In Panama two archaeological sites have been included in the World Heritage List of UNESCO in the last decade [1]. Both located near the sea, one is situated on the North Coast, exactly on the Caribbean Sea and it consists in military Spanish fortifications (XVII-XVII cent.), built in Portobelo and San Lorenzo areas, aimed at protecting the coasts and the transoceanic commerce from the pirate attacks (Fig. 1). The second one arises on the opposite littoral, just in front of the Pacific Ocean, in the downtown of Panama City (Fig. 2). Nowadays it is known as Panama Viejo and it is the first Spaniards settlement on the Pacific coast, founded in the 1519 A.D.. Archaeological excavations showed also the presence of a previous indigenous community, called Cueva, dating from 500 A.D. and representing a symbol of national identity [2-4]. At the beginning of the next year the Institute of Atmospheric Sciences and Climate, (ISACCNR, Bologna), in collaboration with the "Panama Viejo Patronage" and the Department of Physics and Earth Sciences of the University of Ferrara, will start a research project in Panama focused on the evaluation of the state of conservation and damage due to climate and pollution impact on the two sites described above. Specifically the selection of these two locations was done to compare a rural archaeological site with an urban one, both exposed to the same climatic conditions and located in adjacent areas of the Panama Canal.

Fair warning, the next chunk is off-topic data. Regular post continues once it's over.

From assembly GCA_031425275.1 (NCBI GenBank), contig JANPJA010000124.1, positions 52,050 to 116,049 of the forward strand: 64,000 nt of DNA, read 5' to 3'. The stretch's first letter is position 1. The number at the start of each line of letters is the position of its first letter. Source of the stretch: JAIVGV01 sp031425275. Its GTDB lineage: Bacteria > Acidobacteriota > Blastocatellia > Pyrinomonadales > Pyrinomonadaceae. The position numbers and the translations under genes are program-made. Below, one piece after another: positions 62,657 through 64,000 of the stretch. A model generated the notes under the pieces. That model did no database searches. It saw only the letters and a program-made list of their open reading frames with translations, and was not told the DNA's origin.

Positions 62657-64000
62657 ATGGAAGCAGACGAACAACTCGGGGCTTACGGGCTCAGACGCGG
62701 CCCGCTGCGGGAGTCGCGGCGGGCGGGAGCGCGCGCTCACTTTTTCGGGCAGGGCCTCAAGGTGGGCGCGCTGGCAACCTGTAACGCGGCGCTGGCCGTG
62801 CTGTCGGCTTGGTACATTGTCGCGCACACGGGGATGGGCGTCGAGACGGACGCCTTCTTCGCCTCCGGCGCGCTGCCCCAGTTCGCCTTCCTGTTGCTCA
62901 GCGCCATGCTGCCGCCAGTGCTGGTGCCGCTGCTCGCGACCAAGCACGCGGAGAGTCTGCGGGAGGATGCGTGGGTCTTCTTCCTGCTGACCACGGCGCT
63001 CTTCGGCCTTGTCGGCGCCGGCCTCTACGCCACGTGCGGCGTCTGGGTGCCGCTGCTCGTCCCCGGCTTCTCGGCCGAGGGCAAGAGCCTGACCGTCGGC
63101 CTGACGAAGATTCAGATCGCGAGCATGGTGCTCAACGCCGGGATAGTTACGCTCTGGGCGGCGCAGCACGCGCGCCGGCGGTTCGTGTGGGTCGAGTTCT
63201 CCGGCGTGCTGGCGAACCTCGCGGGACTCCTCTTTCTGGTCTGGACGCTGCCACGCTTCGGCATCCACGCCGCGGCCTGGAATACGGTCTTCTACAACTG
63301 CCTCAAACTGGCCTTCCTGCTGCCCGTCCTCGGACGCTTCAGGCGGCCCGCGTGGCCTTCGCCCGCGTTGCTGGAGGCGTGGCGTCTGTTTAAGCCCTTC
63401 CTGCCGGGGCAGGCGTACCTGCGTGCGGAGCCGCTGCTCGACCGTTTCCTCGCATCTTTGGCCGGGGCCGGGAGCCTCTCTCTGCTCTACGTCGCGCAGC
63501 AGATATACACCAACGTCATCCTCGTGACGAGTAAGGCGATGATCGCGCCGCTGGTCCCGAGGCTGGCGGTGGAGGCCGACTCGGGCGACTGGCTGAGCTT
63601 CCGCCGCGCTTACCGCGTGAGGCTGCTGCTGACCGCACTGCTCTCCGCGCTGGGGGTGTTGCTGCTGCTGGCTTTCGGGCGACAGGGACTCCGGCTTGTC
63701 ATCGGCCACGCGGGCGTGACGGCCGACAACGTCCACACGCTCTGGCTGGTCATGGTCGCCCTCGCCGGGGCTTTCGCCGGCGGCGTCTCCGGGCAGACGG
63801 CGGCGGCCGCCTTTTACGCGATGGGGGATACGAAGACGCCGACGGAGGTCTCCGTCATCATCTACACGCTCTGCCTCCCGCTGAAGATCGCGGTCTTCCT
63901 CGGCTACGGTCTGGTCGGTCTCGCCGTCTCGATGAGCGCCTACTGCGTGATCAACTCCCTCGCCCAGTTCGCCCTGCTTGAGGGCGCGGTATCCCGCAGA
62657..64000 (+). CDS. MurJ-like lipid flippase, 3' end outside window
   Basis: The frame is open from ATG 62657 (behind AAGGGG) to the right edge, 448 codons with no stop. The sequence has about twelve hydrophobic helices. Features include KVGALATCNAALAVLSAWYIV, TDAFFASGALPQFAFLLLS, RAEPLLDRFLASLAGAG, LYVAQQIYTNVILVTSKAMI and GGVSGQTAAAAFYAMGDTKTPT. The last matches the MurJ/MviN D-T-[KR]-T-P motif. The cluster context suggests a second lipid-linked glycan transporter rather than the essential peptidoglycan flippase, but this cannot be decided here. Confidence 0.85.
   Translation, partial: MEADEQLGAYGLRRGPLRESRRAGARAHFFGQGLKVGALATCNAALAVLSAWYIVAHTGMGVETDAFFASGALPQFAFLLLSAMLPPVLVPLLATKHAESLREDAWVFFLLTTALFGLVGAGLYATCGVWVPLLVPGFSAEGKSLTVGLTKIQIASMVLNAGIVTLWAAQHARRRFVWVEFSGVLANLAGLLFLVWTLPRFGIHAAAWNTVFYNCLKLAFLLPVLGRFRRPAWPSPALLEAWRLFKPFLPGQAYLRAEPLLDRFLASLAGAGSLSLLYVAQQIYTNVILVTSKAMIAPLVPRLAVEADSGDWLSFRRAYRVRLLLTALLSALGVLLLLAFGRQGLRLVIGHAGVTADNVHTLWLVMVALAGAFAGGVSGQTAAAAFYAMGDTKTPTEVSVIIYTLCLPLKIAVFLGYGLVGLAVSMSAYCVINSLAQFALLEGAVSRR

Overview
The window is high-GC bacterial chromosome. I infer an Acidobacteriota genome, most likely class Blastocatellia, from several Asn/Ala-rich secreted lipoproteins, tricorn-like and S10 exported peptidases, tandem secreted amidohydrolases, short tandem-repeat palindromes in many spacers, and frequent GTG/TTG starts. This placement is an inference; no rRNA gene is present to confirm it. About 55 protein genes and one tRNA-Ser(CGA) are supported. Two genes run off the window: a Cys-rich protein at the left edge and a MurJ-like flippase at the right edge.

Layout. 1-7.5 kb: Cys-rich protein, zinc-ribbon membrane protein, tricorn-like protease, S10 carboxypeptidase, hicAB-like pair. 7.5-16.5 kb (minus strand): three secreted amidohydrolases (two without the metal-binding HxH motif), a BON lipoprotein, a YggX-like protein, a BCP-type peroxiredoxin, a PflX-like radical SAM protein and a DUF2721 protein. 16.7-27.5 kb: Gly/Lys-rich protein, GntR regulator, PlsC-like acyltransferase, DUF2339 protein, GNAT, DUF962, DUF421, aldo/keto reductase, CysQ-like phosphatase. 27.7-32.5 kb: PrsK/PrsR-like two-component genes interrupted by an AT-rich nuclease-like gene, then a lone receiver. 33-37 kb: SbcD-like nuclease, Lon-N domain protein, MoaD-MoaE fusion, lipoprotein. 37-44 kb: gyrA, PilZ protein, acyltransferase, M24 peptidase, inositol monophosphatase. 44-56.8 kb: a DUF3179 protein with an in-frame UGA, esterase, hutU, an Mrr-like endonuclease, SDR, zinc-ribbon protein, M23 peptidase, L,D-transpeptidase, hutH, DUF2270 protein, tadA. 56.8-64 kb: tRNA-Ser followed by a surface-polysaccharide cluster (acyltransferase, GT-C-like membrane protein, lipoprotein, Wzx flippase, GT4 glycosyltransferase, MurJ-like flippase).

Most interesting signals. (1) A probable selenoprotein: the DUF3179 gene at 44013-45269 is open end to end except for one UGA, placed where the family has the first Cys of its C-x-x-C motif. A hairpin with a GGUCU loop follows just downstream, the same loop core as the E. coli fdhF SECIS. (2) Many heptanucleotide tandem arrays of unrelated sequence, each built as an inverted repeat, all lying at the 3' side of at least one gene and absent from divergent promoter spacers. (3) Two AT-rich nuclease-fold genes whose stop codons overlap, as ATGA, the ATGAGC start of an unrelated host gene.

ENVIRONMENTAL IMPACT ON UNESCO ARCHAEOLOGICAL SITES IN PANAMA

CIANTELLI, Chiara;VACCARO, Carmela
2014

Abstract

In Panama two archaeological sites have been included in the World Heritage List of UNESCO in the last decade [1]. Both located near the sea, one is situated on the North Coast, exactly on the Caribbean Sea and it consists in military Spanish fortifications (XVII-XVII cent.), built in Portobelo and San Lorenzo areas, aimed at protecting the coasts and the transoceanic commerce from the pirate attacks (Fig. 1). The second one arises on the opposite littoral, just in front of the Pacific Ocean, in the downtown of Panama City (Fig. 2). Nowadays it is known as Panama Viejo and it is the first Spaniards settlement on the Pacific coast, founded in the 1519 A.D.. Archaeological excavations showed also the presence of a previous indigenous community, called Cueva, dating from 500 A.D. and representing a symbol of national identity [2-4]. At the beginning of the next year the Institute of Atmospheric Sciences and Climate, (ISACCNR, Bologna), in collaboration with the "Panama Viejo Patronage" and the Department of Physics and Earth Sciences of the University of Ferrara, will start a research project in Panama focused on the evaluation of the state of conservation and damage due to climate and pollution impact on the two sites described above. Specifically the selection of these two locations was done to compare a rural archaeological site with an urban one, both exposed to the same climatic conditions and located in adjacent areas of the Panama Canal.
ARCHAEOLOGICAL SITES, Panama,X-Ray Powder Diffraction, Fluorescence X-Ray, SEM-EDX
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Utilizza questo identificativo per citare o creare un link a questo documento: https://hdl.handle.net/11392/2377302
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